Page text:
Complete pulp regeneration after stem cell transplantation may take approximately three months in animal models [23], although it appears to heavily depend on the age of the animals [22]. Trypsin pretreatment or use of nanobubbles may rescue age-dependent decline in regeneration potential [25]. Hypoxia priming of transplanted stem cells may be beneficial in promoting pulp regeneration by increasing vasculogenesis and odontoblastic differentiation [27].
This scoping review demonstrated that the regeneration of pulp-like tissue, dentin-like tissue, and odontoblast-like cells lining the dentin, blood vessels, and nerves could be achieved using the stem cell transplantation strategy in animal models. Furthermore, similar regeneration may be achieved in patients, as shown in clinical trials using autologous stem cells. From a clinical perspective, the tissue engineering protocols used in de novo orthotopic pulp regeneration models in the present review may be useful for translation into therapeutic applications. The analysis of data from the two clinical trials may also provide clinicians with more information to better implement a cell-based approach to dental pulp regeneration and bring this strategy to the forefront of patient care. However, the findings from this scoping review should be interpreted in the context of the following limitations. First, the overall risk of bias observed in animal studies was unclear and the overall risk of bias in clinical trials was moderate or judged to raise some concerns. Second, the long-term safety and efficacy of stem cell transplantation have not been reported yet. The longest follow-up period in the included studies was 24 months [34] for clinical trials and nine months [20] for animal studies. High-quality animal studies are needed to facilitate the clinical translation of this stem cell transplantation approach. More well-designed randomized controlled trials are also required to determine the safety and efficacy of the therapeutic applications of mesenchymal stem cells for dental pulp regeneration.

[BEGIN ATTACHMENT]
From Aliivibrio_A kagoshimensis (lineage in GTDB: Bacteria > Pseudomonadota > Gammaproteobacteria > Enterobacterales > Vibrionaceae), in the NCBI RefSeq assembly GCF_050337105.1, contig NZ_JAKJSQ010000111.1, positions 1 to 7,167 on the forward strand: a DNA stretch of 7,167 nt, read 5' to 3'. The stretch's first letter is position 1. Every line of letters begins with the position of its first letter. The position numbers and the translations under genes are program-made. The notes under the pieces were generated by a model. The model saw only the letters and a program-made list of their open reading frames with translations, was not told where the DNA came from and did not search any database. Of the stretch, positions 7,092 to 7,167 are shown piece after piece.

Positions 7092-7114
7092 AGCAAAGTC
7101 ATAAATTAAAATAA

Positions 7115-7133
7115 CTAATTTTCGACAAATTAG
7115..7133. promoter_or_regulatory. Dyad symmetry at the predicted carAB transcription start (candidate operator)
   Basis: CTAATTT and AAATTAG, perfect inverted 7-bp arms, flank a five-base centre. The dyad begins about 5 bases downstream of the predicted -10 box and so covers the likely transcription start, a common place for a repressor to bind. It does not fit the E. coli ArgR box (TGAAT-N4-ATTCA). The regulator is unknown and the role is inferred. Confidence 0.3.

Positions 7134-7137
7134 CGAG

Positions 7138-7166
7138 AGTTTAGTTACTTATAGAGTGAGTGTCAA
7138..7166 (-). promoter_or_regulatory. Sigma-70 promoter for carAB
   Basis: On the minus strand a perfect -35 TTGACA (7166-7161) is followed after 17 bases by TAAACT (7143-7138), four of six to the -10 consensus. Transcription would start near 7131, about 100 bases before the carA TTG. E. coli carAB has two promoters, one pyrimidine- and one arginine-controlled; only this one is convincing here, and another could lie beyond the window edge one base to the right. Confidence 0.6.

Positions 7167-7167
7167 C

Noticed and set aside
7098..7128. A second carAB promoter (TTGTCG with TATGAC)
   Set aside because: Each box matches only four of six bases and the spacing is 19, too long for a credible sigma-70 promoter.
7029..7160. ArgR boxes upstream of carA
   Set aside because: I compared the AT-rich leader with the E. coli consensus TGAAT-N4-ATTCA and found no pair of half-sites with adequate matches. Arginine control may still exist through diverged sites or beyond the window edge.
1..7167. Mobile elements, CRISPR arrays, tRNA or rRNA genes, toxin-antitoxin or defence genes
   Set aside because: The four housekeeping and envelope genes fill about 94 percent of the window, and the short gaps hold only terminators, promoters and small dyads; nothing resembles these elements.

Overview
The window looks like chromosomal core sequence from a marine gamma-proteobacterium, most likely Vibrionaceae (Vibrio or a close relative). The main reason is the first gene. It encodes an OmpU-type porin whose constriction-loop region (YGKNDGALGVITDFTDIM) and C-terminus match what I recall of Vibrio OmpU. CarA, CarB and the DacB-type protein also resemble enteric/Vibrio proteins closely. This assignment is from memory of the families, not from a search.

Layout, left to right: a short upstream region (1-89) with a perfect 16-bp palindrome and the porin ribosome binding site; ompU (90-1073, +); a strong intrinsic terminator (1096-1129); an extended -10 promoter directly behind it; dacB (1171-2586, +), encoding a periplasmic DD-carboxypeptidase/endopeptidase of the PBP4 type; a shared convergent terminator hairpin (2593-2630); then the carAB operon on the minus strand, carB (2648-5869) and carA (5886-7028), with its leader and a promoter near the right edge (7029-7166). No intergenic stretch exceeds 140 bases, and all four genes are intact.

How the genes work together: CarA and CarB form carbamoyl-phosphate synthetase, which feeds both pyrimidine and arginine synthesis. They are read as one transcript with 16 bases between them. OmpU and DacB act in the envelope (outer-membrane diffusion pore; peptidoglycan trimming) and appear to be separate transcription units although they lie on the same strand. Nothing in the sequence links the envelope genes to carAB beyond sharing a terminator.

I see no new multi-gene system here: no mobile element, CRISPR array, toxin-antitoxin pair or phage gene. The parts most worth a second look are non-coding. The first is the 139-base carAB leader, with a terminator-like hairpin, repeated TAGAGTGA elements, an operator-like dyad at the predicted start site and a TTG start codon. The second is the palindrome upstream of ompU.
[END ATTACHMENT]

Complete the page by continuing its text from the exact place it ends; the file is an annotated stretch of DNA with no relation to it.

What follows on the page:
3. Conclusions

Stem cell transplantation is a major in vivo pulp regeneration approach. DPSC and their subpopulations have served as the main mesenchymal stem cell sources for pulp regeneration due to their high trophic and immunomodulatory effects, as well as their tissue specificity. The use of autologous stem cells has been suggested to be more clinically translatable, as it avoids possible immune-related issues. The safety and efficacy of autologous and allogeneic stem cell transplantation have been shown in animal studies. In two clinical trials, autologous pulp stem cell transplantation generated vascularized and innervated pulp-like tissues, as shown by pulp vitality testing and imaging analyses, and their safe application was confirmed with follow-ups for up to two years. There still remain barriers, such as difficulty with cell isolation and ex vivo expansion, the need for a cell banking system and a GMP facility, and regulatory approval, which are yet to be overcome for clinical translation. More high-quality randomized clinical trials are needed to further confirm the safety and efficacy of the stem cell transplantation strategy for dental pulp regeneration.